We may set the parameter solution_key to keep track of various numerical solutions:

sage: geod.integrate(step=0.1, solution_key='step_0.1')
sage: geod.integrate(step=0.02, solution_key='step_0.02')


and use it in the various evaluation functions:

sage: geod.evaluate_mu(lmax, solution_key='step_0.1')  # tol 1.0e-13
1.0000050939434606
sage: geod.evaluate_mu(lmax, solution_key='step_0.02')  # tol 1.0e-13
1.0000010212056811

plot(coordinates='xyz', prange=None, solution_key=None, style='-', thickness=1, plot_points=1000, color='red', include_end_point=(True, True), end_point_offset=(0.001, 0.001), verbose=False, label_axes=None, plot_horizon=True, horizon_color='black', fill_BH_region=True, BH_region_color='grey', display_tangent=False, color_tangent='blue', plot_points_tangent=10, width_tangent=1, scale=1, aspect_ratio='automatic', **kwds)

Plot the geodesic in terms of the coordinates $$(t,x,y,z)$$ deduced from the Boyer-Lindquist coordinates $$(t,r,\theta,\phi)$$ via the standard polar to Cartesian transformations.

INPUT:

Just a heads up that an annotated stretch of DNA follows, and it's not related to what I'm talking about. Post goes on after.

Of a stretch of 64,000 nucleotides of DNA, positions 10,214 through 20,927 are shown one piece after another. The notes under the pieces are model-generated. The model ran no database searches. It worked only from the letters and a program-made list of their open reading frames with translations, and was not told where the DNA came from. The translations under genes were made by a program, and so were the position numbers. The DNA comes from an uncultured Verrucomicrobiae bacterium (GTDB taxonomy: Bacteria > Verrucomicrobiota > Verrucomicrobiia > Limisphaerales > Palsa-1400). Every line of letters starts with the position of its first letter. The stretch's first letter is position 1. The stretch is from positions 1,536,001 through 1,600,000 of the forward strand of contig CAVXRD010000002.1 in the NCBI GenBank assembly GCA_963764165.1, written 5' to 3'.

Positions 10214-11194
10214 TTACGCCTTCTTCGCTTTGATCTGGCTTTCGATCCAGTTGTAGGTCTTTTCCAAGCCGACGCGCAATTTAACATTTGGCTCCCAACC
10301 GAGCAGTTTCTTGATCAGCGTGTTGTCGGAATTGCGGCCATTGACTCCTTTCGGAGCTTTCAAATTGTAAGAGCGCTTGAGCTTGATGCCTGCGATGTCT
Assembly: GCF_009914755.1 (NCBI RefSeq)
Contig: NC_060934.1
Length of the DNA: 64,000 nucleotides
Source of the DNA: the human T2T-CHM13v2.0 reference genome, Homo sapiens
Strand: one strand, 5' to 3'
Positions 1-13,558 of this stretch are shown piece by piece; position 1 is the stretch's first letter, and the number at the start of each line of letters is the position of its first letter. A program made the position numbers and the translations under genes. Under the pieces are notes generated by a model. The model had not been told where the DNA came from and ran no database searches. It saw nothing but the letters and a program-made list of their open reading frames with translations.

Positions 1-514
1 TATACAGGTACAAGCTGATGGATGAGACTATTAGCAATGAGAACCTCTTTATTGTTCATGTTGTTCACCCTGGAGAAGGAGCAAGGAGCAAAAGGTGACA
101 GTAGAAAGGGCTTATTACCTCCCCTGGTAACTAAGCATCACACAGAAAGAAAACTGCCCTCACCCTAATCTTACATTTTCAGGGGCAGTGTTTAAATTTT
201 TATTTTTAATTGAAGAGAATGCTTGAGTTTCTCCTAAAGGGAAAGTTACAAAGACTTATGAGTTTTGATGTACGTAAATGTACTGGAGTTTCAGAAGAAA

• coordinates – (default: 'xyz') string indicating which of the coordinates $$(t,x,y,z)$$ to use for the plot

• prange – (default: None) range of the affine parameter $$\lambda$$ for the plot; if None, the entire range declared during the construction of the geodesic is considered

• solution_key – (default: None) string denoting the numerical solution to use for the plot; if None, the latest solution computed by integrate() is used.

• verbose – (default: False) determines whether information is printed about the plotting in progress

• plot_horizon – (default: True) determines whether the black hole event horizon is drawn

• horizon_color – (default: 'black') color of the event horizon

• fill_BH_region – (default: True) determines whether the black hole region is colored (for 2D plots only)

• BH_region_color – (default: 'grey') color of the event horizon

• display_tangent – (default: False) determines whether some tangent vectors should also be plotted

• color_tangent – (default: blue) color of the tangent vectors when these are plotted

• plot_points_tangent – (default: 10) number of tangent vectors to display when these are plotted

• width_tangent – (default: 1) sets the width of the arrows representing the tangent vectors

• scale – (default: 1) scale applied to the tangent vectors before displaying them

• either a 2D graphic oject (2 coordinates specified in the parameter coordinates) or a 3D graphic object (3 coordinates in coordinates)